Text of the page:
Escape to Karandulena
C Gadiewasam /Pix by Nalaka Priyadharshana
What do you find relaxing and healing to the soul? Some young people try chatting, gaming, watching television or even getting wasted, but to one young accountant, Nalaka Priyadharshana, who works at a busy local non profit organization, a truly healing escape is losing himself in the wilderness, at least once in two or three months and disappearing deep into the rainforests of Sri Lanka for a couple of days.
"These are places you won't hear any of the sounds of civilization, you can get away from the crowds, horns, arguments and selfishness of human beings, this is truly another world' he says about his recent escape to Suriyawewa, Ambilipitya in the Hambantota District . " Here, its just you and the universe."
Nalaka and a group of friends and colleagues found a different way to recharge their spiritual batteries. They spent two weeks, last month in a secluded rock temple hermitage called Karandulena, a team of more than a dozen young urban professionals, truly living close to nature and working for a good cause, which was to build a small meditation room for the jungle dwelling hermit monks. After being trapped in spreadsheets and deadlines this is Nalaka's idea of a true green escape.
"This was a complete and amazing change from our usual day-to-day grind,' he says "We carried rocks, bricks and bags of sand and cement to the top of a hill, working like actual slaves. After a few days we were in some serious pain from the unaccustomed work. Accountants, lawyers, doctors etc, who usually hardly even walk for exercise and live their lives in electronic cubicles, shed all the artificial differences of class or profession and came together as a team of well wishers who united for a cause and also reconnected with their humanity.
"At the same time, the change, the being close to nature, the beauty of our surroundings leading to the soothing of our minds can hardly be described. We ate simple food we cooked on wood(dara) fires, you know, you take some parrippu and some karapincha, and a salmon tin and some onions - its like those days when we were kids with sellum bath( pretend cooking) and the fare after all the hard work had an incredible taste, when you are truly tired and hungry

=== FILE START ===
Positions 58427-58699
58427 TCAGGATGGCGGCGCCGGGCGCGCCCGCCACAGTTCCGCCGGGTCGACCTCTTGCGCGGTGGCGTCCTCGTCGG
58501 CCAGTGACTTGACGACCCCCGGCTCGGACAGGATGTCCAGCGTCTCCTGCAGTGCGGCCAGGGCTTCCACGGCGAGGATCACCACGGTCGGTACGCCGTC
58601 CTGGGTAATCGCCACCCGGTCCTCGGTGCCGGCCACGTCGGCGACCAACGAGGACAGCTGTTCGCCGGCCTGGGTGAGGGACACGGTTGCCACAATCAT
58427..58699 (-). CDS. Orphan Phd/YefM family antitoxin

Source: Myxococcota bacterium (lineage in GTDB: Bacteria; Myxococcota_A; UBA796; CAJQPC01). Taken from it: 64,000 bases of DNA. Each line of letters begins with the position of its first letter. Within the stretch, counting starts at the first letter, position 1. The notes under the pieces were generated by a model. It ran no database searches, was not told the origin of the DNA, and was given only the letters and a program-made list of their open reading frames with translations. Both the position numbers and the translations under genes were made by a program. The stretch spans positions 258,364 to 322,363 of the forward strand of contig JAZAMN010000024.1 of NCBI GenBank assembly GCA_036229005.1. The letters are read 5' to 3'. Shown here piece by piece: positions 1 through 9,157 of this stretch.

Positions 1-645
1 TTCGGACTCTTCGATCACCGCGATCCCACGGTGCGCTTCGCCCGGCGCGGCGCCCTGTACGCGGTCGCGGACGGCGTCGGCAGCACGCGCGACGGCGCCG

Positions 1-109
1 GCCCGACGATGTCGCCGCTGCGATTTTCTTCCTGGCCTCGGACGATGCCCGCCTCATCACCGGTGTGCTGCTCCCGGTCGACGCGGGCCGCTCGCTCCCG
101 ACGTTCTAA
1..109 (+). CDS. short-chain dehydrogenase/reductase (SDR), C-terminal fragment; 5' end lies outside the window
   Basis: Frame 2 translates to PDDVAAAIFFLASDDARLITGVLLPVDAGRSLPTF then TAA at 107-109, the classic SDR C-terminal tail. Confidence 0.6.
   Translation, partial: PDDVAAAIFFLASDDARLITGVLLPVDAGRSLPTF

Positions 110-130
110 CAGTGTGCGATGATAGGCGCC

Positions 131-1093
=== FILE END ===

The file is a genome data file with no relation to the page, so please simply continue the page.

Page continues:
"This experience brought out the beauty in the mundane. After trekking up and down this hill thirsty and suffering, you drink a little crystal clean water from a hillside stream it is like the most wonderful beverage ever," he says, recounting the incredible experience with nature and with the monks who live a much more disciplined and quiet life, than their city counterparts. True Buddhism is a gentle, quiet philosophy of selflessness, which gives a great deal of respect to nature, and does not harm animals or trees, or seek material possessions, therefore showing the ideal path to counteract an increasingly consumerist world.
" Compared to the city monks who are more about preaching Buddhism and promoting it, the forest monks are more about practicing and living true and pure Buddhism, themselves. Every night we were attended a meditation class which taught us the true essence of the doctrine and also proper ways of relaxation that no modern technology can ever give us."
Finally at the end of the day, on top of the hill, in an out door camp, you should try to lie on the surface of a large flat rock, still gently warm, under the cool stars. It is then that you understand how small you are and how small your worries are in contrast with the infinite universe which you see twinkling down at you, suffusing you with an incredible sense of peace.
Email firstname.lastname@example.org and tell us about any recent green escapes youd like to share.